AS ever when a Scottish side crashes out of Europe, the inquest and the blame game aren’t far behind. Particularly when it is an unexpected exit like the one Celtic suffered at the hands of CFR Cluj on Wednesday night, although some may disagree with that assessment.

So, where does the responsibility lie for the crushing blow that the Scottish champions suffered as they drop out at the third qualifying round in Europe’s elite competition for the second year in a row? And arguably, against a team they should be beating quite comfortably for the second year in a row? There is plenty of culpability to be shared around.

The ire of many Celtic supporters has, with some real justification, been aimed at the board since the final whistle at Celtic Park. But while there is little doubt that the recruitment strategy more than played its part in Celtic’s Champions League exit, and the seeds of Celtic’s downfall were sown long before matchday, the decisions taken on the night by manager Neil Lennon and ultimately, his players, were equally responsible for the shambolic nature of the performance.

The first and most glaring of these missteps was to name perhaps the best midfielder in Scotland and one of Celtic’s most influential performers at left-back, with Callum McGregor shoehorned into a position he was entirely uncomfortable with.

The fact that Lennon felt unable to trust his £3m signing Boli Bolingoli to perform any better than the makeshift full-back is a damning indictment on how he views the Belgian. Christopher Jullien too, the £7m centre-half that was brought in from Toulouse, wasn’t trusted to take his place in a defence that ultimately went on to lose four goals at home.

In the case of Bolingoli, the decision to remove him from the firing line was perhaps one that had some logic behind it given his indifferent start to life at Celtic, but only if there was a natural replacement to come in and take his place. Alas, none exists within the squad.

Even Jonny Hayes may have sufficed as a stand-in, because that would have at least maintained McGregor’s position at the heart of midfield and would have avoided the disruptive effect that the reshuffle ultimately had throughout the entire side.

And the most frustrating thing perhaps from the point of view of the Celtic supporters is that it wasn’t as if Lennon hadn’t been warned. After all, his predecessor Brendan Rodgers had plumped for precisely the same set-up when Celtic fell to an abject defeat to Rangers in December, with Olivier Ntcham and Scott Brown manning the midfield as McGregor was marooned out wide.

The result, predictably, was the same, with Celtic struggling to retain possession in midfield without McGregor acting as their lynchpin. It was no coincidence that Brown had his poorest 90 minutes since that day at Ibrox, while Ntcham – who was undoubtedly better - often wanted too much time against the high-pressing opposition.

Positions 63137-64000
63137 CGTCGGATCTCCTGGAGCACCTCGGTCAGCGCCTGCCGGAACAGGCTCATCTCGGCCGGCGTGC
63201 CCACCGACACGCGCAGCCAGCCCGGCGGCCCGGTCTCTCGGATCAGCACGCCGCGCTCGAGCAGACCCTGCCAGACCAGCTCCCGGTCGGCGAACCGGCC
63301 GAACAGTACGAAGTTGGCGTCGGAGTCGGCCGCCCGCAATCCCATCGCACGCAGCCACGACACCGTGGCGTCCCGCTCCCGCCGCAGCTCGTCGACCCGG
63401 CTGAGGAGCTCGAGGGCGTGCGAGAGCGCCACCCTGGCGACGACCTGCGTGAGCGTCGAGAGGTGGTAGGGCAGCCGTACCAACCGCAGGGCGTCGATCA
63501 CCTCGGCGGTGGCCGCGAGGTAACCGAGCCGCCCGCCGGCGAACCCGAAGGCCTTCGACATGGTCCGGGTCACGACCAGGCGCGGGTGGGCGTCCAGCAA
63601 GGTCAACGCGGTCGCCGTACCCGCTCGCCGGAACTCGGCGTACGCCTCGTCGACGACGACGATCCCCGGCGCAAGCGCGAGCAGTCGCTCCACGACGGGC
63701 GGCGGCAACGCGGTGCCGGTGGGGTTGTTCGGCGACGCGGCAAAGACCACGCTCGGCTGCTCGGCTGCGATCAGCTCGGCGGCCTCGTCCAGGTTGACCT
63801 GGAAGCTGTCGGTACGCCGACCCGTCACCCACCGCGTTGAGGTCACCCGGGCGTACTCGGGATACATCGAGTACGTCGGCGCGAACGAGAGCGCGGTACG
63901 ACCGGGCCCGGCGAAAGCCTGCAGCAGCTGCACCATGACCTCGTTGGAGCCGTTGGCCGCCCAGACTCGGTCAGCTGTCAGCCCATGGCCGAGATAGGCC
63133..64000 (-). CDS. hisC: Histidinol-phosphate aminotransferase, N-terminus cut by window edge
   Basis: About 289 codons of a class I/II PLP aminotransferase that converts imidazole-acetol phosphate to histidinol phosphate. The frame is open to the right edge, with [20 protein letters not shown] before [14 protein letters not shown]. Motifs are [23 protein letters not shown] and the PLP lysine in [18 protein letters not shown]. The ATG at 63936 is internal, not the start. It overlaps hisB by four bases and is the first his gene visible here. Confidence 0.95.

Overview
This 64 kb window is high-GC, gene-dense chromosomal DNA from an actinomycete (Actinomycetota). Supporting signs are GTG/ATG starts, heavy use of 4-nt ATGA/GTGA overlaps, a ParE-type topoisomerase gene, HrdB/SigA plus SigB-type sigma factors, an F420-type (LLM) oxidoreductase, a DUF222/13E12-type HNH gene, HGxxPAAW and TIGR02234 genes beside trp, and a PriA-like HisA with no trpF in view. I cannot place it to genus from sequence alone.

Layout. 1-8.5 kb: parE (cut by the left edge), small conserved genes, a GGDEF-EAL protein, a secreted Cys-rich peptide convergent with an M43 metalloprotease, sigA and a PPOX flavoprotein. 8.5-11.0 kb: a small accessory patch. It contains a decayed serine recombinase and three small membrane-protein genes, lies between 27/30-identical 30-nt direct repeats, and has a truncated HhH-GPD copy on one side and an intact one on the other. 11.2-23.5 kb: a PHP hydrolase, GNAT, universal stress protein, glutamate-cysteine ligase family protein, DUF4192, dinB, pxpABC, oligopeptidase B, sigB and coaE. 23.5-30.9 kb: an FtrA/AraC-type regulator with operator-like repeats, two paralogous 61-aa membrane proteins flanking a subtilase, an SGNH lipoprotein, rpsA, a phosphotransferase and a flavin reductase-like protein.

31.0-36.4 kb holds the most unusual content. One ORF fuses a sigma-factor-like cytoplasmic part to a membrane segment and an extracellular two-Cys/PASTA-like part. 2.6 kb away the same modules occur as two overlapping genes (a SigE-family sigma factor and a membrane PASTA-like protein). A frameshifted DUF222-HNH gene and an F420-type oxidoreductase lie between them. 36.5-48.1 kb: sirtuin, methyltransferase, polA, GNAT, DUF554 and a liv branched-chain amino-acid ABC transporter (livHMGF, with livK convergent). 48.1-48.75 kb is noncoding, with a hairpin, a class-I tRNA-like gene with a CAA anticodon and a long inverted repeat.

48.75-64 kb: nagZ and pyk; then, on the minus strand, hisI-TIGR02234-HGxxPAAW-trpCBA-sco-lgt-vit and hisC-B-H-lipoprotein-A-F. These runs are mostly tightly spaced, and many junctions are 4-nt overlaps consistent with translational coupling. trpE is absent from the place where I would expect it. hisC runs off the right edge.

Having made the error, Lennon compounded his mistake by not correcting it, when everyone inside Celtic Park could see that it wasn't working. Cluj were hardly reinventing the wheel. Their main tactic was to fire diagonal balls in behind McGregor to their winger Ciprian Deac, who in turn would inevitably get service into the area. Or worse, take up a position where he could easily win the ball in the air and threaten the Celtic goal.

The home side even got a warning shot as Deac fluffed his lines as he ran onto a cross over McGregor’s head, before the same ploy yielded their first goal as he made a surer connection second time around.

Lennon does deserve credit for getting after his players at the interval and making sure they stepped things up in the second half in terms of their intensity and aggression, leading to them becoming a far greater threat and getting the three goals that really should have seen them through, but the naivety that was evident in their play undid all that good work.

Twice they held the lead on the night, and twice they threw it away, as Lennon and his players failed to shut up shop and snuff out the one-dimensional threat posed by the Romanians. There was inaction from the bench in these moments, with substitutes being made only when Celtic were chasing the game. And wouldn’t Scott Sinclair perhaps have been a better option to turn to when the situation turned dire, rather than Lewis Morgan? But the more experienced winger was nowhere to be seen.

There was also a lack of in-game intelligence shown by the men in green and white themselves. For all of the experienced players out there, no one had the wherewithal to grab their teammates by the scruff of the neck and drag them over the line. Still the full-backs bombed forward, and still Celtic were wide open.

No one has to tell captain Brown that it was he who was more culpable than anyone else on the field for Celtic, not only failing to take on that responsibility, but capping off a night to forget with his moment of madness that cost his side a penalty and a crucial goal.

The men in the boardroom, in the dugout and ultimately on the field must all shoulder their own burden of responsibility, while the fans pay the price for their collective ineptitude.